The Garden Guide

Book: History of Garden Design and Gardening
Chapter: Chapter 3: European Gardens (500AD-1850)

Villa Borghese Garden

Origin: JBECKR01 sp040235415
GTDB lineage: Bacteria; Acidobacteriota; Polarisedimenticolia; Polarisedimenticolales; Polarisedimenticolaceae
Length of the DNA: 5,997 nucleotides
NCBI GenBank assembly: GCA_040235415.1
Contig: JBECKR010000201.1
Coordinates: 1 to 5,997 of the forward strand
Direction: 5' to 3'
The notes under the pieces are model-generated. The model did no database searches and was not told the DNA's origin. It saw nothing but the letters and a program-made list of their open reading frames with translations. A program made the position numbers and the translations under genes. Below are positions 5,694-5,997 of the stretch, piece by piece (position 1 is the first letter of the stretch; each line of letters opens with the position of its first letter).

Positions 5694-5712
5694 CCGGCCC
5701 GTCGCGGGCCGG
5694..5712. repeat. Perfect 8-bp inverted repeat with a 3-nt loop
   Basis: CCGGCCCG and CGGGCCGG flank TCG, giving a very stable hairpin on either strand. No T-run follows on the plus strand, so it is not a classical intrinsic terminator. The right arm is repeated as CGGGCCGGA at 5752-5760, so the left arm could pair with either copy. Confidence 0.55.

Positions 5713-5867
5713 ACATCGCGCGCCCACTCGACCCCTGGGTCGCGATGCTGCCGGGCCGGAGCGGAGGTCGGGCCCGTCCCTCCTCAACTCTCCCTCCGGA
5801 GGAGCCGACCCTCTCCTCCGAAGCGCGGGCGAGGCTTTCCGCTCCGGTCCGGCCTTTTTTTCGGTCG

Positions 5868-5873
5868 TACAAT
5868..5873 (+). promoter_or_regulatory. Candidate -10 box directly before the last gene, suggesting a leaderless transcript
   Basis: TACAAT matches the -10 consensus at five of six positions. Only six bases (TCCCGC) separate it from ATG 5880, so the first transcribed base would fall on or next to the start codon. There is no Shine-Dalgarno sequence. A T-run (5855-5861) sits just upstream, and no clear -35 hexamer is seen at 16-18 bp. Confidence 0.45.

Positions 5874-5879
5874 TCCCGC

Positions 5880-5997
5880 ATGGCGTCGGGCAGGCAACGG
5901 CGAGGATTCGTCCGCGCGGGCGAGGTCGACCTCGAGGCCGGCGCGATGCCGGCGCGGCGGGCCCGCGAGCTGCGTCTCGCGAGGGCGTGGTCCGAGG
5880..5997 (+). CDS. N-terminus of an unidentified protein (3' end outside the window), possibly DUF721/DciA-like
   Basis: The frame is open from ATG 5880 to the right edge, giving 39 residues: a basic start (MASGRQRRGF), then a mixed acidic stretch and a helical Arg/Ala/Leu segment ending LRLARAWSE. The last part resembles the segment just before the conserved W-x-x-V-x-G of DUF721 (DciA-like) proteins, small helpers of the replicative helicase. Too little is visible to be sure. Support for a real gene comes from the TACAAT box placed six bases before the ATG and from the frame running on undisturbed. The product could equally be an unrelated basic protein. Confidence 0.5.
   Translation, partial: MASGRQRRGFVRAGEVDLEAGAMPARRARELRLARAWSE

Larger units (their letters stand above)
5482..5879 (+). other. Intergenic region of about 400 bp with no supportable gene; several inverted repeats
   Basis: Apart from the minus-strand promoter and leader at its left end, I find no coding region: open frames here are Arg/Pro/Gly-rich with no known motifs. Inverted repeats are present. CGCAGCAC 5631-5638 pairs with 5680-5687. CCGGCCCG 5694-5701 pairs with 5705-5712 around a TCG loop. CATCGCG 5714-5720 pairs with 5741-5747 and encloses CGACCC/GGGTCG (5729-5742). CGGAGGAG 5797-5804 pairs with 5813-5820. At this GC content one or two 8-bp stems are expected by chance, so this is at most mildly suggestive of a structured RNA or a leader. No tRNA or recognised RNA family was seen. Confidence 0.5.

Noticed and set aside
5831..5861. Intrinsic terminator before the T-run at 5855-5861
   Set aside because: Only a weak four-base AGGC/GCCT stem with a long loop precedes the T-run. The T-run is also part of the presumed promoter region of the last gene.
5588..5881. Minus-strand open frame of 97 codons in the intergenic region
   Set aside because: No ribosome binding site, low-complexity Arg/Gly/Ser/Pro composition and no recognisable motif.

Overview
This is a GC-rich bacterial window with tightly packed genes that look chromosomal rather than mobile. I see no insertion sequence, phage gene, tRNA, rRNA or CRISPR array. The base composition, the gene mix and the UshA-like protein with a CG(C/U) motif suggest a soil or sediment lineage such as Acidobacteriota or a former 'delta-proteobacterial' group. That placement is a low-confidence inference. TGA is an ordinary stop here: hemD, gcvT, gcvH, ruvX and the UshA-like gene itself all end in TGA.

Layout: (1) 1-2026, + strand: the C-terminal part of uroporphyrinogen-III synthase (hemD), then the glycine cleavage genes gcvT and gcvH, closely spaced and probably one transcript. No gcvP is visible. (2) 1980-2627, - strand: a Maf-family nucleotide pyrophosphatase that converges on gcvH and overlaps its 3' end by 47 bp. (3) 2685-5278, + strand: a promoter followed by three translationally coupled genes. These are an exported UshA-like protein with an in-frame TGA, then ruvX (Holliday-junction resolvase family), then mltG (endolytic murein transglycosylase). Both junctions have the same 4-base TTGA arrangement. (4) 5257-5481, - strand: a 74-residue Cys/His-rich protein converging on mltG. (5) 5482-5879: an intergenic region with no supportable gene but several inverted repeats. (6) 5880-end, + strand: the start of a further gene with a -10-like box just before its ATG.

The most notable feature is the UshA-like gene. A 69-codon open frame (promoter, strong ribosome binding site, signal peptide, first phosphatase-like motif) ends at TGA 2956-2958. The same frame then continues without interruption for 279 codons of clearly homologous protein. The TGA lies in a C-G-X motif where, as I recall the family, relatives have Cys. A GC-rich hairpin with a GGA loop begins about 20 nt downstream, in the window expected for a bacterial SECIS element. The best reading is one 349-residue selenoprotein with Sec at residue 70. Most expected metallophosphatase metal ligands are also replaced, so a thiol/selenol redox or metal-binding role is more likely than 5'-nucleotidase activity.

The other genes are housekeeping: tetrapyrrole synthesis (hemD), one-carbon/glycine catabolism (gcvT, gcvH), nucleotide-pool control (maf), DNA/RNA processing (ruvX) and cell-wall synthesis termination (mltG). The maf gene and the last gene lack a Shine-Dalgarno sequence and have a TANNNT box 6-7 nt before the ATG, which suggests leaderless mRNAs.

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110. The villas of Rome, Forsyth observes, are to this day the 'ocelli Itali�.' Their team generally stand to advantage in the park ; light, gay, airy, and fanciful. In the ancient villas the buildings were low, lax, diffused, and detached. In the modern, they are more compact, more commodious, and rise into several stories. In both, the gardens betray the same taste for the unnatural, the same symmetry of plan, architectural groves, devices cut in box, and tricks performed by the hydraulic organ. (Rem. on Italy, p. 173.) The gardens of the Quirinal Palace occupy a fine situation, overlooking great part of Rome; and art has adorned them with the Papal arms in coloured sand, slags, broken pots, and other beauties of that sort. (Wood's Letters, &c., vol. i. p. 452.) The Villa Borghese (fig 23.) is the most noted in the neighbourhood of Rome. It has a variety of surface formed by two hills and a dell, and a variety of embellishments, casinos, temples, grottoes, aviaries, modern ruins, sculptured fountains, a crowd of statues, a lake, an aqueduct, and a circus; but it wants the more beautiful variety of an English garden; for here you must walk in right lines, and turn at right angles, fatigued with the monotony of eternal ilex (Q. I'lex). (Remarks, &c., p. 216.) Eustace says these gardens are laid out with some regard both for the new and the old system, because winding walks are to be found intersecting the long alleys. This is true; but the whole is so frittered down by roads, walks, paths, and alleys, and so studded with statues and objects of art, as to want that repose, simplicity, and massive appearance, essential, at least, to an Englishman's idea of an English garden. Simplicity, however, is a beauty less relished among the nations of the Continent than in this country, and less relished by the Italians than by any other continental nation. The Villa Borghese, Wood observes, is a garden, or pleasure-ground, said to be three miles in circumference, with shady walks, which he found delightful as early as the 4th of February, and tall stone pines scattered about the more open parts. These trees, and the evergreen oaks, are the most important circumstances in the beauty of the place. There is a pretty lake, and a considerable variety of ground and of scenery; and several buildings, not perhaps very beautiful in themselves, but assisting the general character of the place. Art appears every where, but not obtrusively, and without pretence. (Letters of an Architect, Vol. ii. p. 28.) The Villa Panfili displays the most architectural gardens of any about Rome. Here, as Forsyth observes, hedges of laurels, porticoes of Quercus I'lex, green scutcheons, and clipped coronets, are seen vegetating over half an acre, with theatres of jets d'eau, geometrical terraces, built rocks, and measured cascades. The Villa d'Este. Tradition says that Ariosto lived here, with his friend Cardinal Ippolito, and wrote great part of his Orlando. (Graham's Three Months in the Mountains near Rome.) The construction of this villa, Wood observes, �is on a scale which may entitle it to be mentioned among these ancient productions. Terrace rises above terrace, and a copious supply of water rushes down an artificial rock 34 feet in height, spreading in a beautiful manner as it descends; while the whole is crowned by the long facade of the palace.� (Letters of an Architect, &c., vol. ii. p. 67.) Cadell found this villa, in 1818 (as we did in 1819), in a very neglected state. (Travels, &c., p. 457.)